By George Monbiot, published in the Guardian 1st January 2013

It was the year of living dangerously. In 2012 governments turned their backs on the living planet, demonstrating that no chronic problem, however grave, will take priority over an immediate concern, however trivial. I believe there has been no worse year for the natural world in the past half century.

Three weeks before the minimum occurred, the melting of the Arctic’s sea ice broke the previous record(1). Iconic remnants of the global megafauna – such as rhinos and bluefin tuna – were shoved violently towards extinction(2). Novel tree diseases raged across continents(3). Bird and insect numbers continued to plummet, coral reefs retreated, marine life dwindled. And those charged with protecting us and the world in which we live pretended that none of it was happening.

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The Ethics of Extinction


An essay explaining the plight of Victoria's Leadbeater's Possum and why the business case to continue it's extinction does not meet goals to manage the forests for the best public good.

Sending Leadbeater’s Possum Down the Road to Extinction

The Conversation - 14th December 2012

David Lindenmayer

Professor, The Fenner School of Environment and Society at Australian National University

We have studied the effects of current widespread clear-felling in Victoria’s Mountain ash forests for almost three decades. Clear-felling now loses large amounts of money for the state of Victoria, degrades the forest, erodes water catchment yields, increases fire risks, and is driving Leadbeater’s Possum – the state’s faunal emblem – to extinction.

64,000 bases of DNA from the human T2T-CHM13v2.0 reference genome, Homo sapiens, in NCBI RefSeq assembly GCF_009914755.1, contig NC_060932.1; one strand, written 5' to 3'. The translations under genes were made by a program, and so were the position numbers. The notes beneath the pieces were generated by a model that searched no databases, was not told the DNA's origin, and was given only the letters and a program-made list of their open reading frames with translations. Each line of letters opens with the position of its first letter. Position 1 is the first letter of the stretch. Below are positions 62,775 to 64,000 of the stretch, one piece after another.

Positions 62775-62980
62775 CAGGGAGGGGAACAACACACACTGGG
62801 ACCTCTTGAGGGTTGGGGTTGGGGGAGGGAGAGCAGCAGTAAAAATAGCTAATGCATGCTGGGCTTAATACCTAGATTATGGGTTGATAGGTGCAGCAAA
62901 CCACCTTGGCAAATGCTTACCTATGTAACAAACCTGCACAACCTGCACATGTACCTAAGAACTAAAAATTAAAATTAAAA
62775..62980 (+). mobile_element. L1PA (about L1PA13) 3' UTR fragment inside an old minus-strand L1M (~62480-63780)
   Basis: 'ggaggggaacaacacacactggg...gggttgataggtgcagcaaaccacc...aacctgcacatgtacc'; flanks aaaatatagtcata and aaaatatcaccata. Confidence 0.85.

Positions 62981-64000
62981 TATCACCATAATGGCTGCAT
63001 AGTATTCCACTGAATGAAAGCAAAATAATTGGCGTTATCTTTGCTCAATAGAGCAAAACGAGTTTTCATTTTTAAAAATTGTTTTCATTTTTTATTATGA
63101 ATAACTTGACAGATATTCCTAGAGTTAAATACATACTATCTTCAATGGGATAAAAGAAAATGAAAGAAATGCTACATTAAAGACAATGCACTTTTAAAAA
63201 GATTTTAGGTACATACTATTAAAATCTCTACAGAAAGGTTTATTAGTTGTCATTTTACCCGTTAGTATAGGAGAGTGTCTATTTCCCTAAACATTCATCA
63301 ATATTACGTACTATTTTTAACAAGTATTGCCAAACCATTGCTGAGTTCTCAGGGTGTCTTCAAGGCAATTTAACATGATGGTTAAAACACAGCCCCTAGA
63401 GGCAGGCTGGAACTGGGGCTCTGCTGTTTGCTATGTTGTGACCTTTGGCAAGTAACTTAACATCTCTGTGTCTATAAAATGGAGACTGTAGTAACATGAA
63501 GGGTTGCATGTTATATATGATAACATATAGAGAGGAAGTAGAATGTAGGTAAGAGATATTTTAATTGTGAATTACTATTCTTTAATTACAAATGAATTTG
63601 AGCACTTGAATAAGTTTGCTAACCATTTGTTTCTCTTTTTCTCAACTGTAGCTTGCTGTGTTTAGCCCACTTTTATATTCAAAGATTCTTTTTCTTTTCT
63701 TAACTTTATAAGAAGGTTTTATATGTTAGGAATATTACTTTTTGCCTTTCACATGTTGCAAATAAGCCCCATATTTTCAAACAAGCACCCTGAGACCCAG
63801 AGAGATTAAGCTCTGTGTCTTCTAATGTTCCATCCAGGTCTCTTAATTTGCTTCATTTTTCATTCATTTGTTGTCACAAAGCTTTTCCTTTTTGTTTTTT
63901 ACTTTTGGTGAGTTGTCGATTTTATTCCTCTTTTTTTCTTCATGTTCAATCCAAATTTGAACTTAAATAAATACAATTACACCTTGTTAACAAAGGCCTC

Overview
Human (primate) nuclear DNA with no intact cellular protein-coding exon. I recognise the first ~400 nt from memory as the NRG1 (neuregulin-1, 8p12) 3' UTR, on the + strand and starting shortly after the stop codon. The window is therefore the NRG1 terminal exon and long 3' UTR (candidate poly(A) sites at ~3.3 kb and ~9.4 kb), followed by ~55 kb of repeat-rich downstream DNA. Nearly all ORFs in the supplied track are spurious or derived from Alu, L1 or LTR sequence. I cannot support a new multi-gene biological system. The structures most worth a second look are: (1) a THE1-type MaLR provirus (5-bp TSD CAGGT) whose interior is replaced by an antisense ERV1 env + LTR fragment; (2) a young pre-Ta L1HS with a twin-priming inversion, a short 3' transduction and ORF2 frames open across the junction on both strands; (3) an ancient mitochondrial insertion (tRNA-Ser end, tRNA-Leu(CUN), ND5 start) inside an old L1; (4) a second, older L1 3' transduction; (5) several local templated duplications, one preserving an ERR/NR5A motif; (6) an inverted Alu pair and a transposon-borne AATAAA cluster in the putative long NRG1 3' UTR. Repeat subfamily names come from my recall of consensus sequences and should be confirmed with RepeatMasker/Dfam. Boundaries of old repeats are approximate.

An alternative pathway is to reform (and significantly reduce) the loss-making pulpwood and timber industries, capitalise on the massive financial carbon values of these forests, maintain and then improve the water catchment values for Melbourne, and, in doing so, protect the globally endangered Leadbeater’s Possum.

It’s our choice.

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COAG’s April 2012 agreement to hand over Commonwealth environmental approval powers to state governments puts at risk decades of environmental reform, and risks the health of nationally and internationally significant environmental assets which the Commonwealth has an obligation to protect.

There is no justification for handing the Commonwealth’s approval powers under the Environment Protection and Biodiversity Conservation Act to the states. Instead, this statement proposes an alternative suite of reforms to help deliver COAG’s dual goals to “reduce regulatory burden and duplication for business” and at the same time “deliver better environmental outcomes” for Australia.

Mr Peter Cosier, Dr Richard Davis, Prof Tim Flannery, Dr Ronnie Harding, Prof Lesley Hughes, Prof David Karoly,
Prof Hugh Possingham FAA, Mr Robert Purves AM, Dr Denis Saunders AM, Prof Bruce Thom AM, Dr John Williams FTSE

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The waste in Tasmania’s forests: most timber left to rot


Andrew Macintosh and Richard Denniss | Dec 14, 2012 10:19AM

In debates about native forestry, it’s common for the industry to claim its activities are sawlog-driven and carbon neutral. But as this infographic shows, a hard look at the data shows that most of the biomass affected by harvest operations is left to rot (or burn) on the forest floor, or ends up as woodchips and processing waste …

infographic wood waste crikey